The speed and interdependence of current environment creates complexity. An optimal response in terms of adaptability to this context involves shared consciousness and decentralised empowered execution.

Author: [Stanley McChrystal]

In order to adapt its strategy and processes in a complex changing environment they embraced:

  • shared consciousness: transparent information sharing
  • empowered execution: decentralised decision making authority.

This yielded a team of teams. Agility of small teams applied to thousands across countries switching from hierarchies and silos that fostered efficiency in the XX century.

Maps replaced by whiteboards used to draw mutable relations between things. They found tangled networks instead of traditional hierarchical structures.

They saw this pack of clear structure as a design that should lead to chaos. Learned that an organisation can only be assessed within the surrounding environment.

Zeitgeist: interconnectedness, ability to transmit information instantly allow small groups to have global influence.

Admiral Nelson greatest victory is explained by his innovative managerial approach in which he provided space for initiative and trusted his strategy to his well trained captains. (page 30)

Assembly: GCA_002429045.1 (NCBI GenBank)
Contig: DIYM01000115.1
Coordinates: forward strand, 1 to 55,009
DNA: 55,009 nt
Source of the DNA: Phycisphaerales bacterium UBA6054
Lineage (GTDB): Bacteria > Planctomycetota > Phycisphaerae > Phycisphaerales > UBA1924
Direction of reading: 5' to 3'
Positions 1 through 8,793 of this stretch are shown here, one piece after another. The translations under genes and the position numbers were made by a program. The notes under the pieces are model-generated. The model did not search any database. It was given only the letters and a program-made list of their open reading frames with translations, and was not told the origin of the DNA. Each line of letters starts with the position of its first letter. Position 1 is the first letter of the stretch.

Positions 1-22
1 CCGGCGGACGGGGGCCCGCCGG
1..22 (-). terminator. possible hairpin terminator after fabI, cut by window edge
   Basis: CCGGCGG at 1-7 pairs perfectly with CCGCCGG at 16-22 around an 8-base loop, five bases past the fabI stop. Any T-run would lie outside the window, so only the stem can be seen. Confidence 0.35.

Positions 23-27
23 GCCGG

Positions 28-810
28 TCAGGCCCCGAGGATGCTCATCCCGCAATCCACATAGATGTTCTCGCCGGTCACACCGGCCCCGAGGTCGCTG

Limiting factor (limfac) is an element in a situation that holds you back. In their case was traditional military management.

Standardization and taylorism

Taylor was a gifted privileged kid, probe to optimise things since childhood and that later stated that 6 months working at a factory at age of 17 was the best education experience he ever had.

He realised that every worker has its own way to do things and soon realised that there must be “one best way”. This is the seed oh his theory, scientific management. In order to find it out he setup experiments aimed at not working harder but more productively.

For Taylor managers were research scientists and architects of efficiency.

Views of management by Taylor’s disciples. Management is:

  • Plan
  • organize
  • command staff
  • coordinate
  • report
  • budget

Although his view of workers as lazy People in need of incentives and planners on top of the in order to be motivated, Taylorism Is still much alive in our quest of how to do things better.

Appreciating the magnitude of what one does not know is one of the main topics of this book

From complicated to complex